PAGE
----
Keep at it! Sounds like things are going really well for ya.

smile.gif

CDL:

Commercial Driver's License (CDL)

A CDL is required to drive any of the following vehicles:

  • Any combination of vehicles with a gross combined weight rating (GCWR) of 26,001 or more pounds, providing the gross vehicle weight rating (GVWR) of the vehicle being towed is in excess of 10,000 pounds.
  • Any single vehicle with a GVWR of 26,001 or more pounds, or any such vehicle towing another not in excess of 10,000 pounds.
  • Any vehicle, regardless of size, designed to transport 16 or more persons, including the driver.
  • Any vehicle required by federal regulations to be placarded while transporting hazardous materials.

Dispatcher:

Dispatcher, Fleet Manager, Driver Manager

The primary person a driver communicates with at his/her company. A dispatcher can play many roles, depending on the company's structure. Dispatchers may assign freight, file requests for home time, relay messages between the driver and management, inform customer service of any delays, change appointment times, and report information to the load planners.

HOS:

Hours Of Service

HOS refers to the logbook hours of service regulations.
Logan M.'s Comment
member avatar

Wow Brett I've never really thought about just looking at my earnings for the month. It's amazing how stressed out I let myself get when one of those today the tire blew, sat at shipper for 12 hours etc etc. When in reality all my bills are getting paid and I'm comfortable it really does all work out in the end. Thanks for putting that into perspective :)

Shipper:

The customer who is shipping the freight. This is where the driver will pick up a load and then deliver it to the receiver or consignee.

HOS:

Hours Of Service

HOS refers to the logbook hours of service regulations.
Brett Aquila's Comment
member avatar
Great Answer!
Thanks for putting that into perspective :)

Glad I could help!

Indeed people tend to stress themselves out unnecessarily. I mean, I was one that always wanted to run hard. It's just my nature. I work hard, I play hard, and I tend to 'go for it' more than most people will. So I was always looking to keep those wheels turning. It wasn't a long vacation for me. I was out there to make some money.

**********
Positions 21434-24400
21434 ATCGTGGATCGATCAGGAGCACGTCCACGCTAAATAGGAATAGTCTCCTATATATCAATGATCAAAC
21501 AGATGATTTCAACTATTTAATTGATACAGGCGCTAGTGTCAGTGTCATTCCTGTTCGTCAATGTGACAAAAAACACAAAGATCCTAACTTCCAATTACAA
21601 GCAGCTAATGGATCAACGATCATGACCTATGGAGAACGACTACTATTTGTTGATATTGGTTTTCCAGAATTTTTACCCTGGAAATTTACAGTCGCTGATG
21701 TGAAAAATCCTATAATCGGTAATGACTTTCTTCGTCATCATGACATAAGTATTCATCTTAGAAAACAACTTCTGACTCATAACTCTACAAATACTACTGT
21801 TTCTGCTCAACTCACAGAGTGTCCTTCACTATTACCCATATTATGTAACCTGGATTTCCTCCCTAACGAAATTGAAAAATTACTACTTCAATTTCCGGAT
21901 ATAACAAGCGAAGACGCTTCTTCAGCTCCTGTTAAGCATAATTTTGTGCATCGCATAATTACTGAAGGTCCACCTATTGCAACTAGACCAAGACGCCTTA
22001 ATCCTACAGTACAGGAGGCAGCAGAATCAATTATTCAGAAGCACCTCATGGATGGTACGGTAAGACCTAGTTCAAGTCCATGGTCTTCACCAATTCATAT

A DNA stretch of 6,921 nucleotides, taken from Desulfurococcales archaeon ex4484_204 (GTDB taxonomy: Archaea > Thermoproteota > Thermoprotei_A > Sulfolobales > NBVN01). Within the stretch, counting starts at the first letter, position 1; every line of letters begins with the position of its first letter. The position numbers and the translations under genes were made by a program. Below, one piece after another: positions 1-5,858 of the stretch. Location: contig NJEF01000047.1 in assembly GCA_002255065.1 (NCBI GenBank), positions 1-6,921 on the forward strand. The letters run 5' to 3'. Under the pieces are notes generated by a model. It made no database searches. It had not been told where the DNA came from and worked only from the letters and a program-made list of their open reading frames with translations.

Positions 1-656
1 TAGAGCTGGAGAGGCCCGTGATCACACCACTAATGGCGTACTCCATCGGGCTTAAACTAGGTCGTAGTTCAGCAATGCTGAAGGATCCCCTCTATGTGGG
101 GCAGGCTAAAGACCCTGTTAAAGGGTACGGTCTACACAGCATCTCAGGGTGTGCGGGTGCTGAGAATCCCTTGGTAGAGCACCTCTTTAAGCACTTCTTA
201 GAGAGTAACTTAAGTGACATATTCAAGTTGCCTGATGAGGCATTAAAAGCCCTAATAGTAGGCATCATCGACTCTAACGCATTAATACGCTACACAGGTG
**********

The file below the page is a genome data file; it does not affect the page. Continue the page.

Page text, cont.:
So I stressed out sometimes over breakdowns or slow weeks. I'd get aggravated if dispatch took a nice, long run from me and turned it over to a team instead. But you realize pretty quickly that if you take a short term view you're going to have tremendous emotional ups and downs all the time. When you take a long term view things will average out nicely and you come to realize you were all worried about nothing.

I think a good analogy would be to your vision when you're driving. You don't look at the road directly in front of your truck. It's far too difficult to relax, keep it in the lane, and see what's coming. You'll constantly be over-correcting, the road is rushing past your eyes, and you're stressing out. Now compare that to what it's like when you sit back, relax, and watch the road 1/2 mile or more ahead of you. Now suddenly it doesn't seem like staying in the center of your lane is so difficult, the road isn't rushing by you anymore, and you'll know what's coming long before you get to it. It's far more relaxing, and safer to boot.

So just keep your focus on the long term goal. Everything 'reverts to the mean' or comes back to average over time. One week you'll be on pace to make $150,000 that year, the next week you'll have a major breakdown and be on pace to make $12,000 that year. You'll drive yourself nuts if you look at it that way! You'll have plenty of opportunities to make up for the slow times.

smile.gif

HOS:

Hours Of Service

HOS refers to the logbook hours of service regulations.
LadyDee's Comment
member avatar
double-quotes-start.png

All-in-all: Super happy with the company [CRST]

double-quotes-end.png

Awesome to hear! How do you like running team? It's one of those things that most people either love or hate it seems.

double-quotes-start.png

Worst part: Night shift dispatch (and worse), weekend dispatch

double-quotes-end.png

That's always the case at every trucking company in the nation. Nothing is worse than leaving your fate in the hands of night and weekend dispatch. You learn quickly to try to make sure your full time dispatcher never leaves you in their hands.

Mind you, it's not their fault. It's not that the night and weekend dispatchers aren't good at what they do. They're just in a really tough spot. Most customers aren't open when they're in so it's hard to make changes. They have no idea what's going on before they arrive for work and look at the screens, and they have way more drivers to take care of. A daytime dispatcher might deal with 50-75 drivers. A night or weekend dispatcher could have 150-300. Add to that the fact that you also have a different set of load planners and customer service reps at night.

So it's kinda like taking an airplane in mid-flight, telling the pilots to punch out, and bringing in a new set of pilots without telling them where the plane is, where it's going, and what problems it may be having. It's like, "Here, fly this plane and don't wreck it." And they're on their own.

double-quotes-start.png

All in all: Under $8 pay for nearly a full 24hrs..

Luckily we have a load to Florida lined up after this, AND a load OUT OF Florida immediately after (to a high school in GA).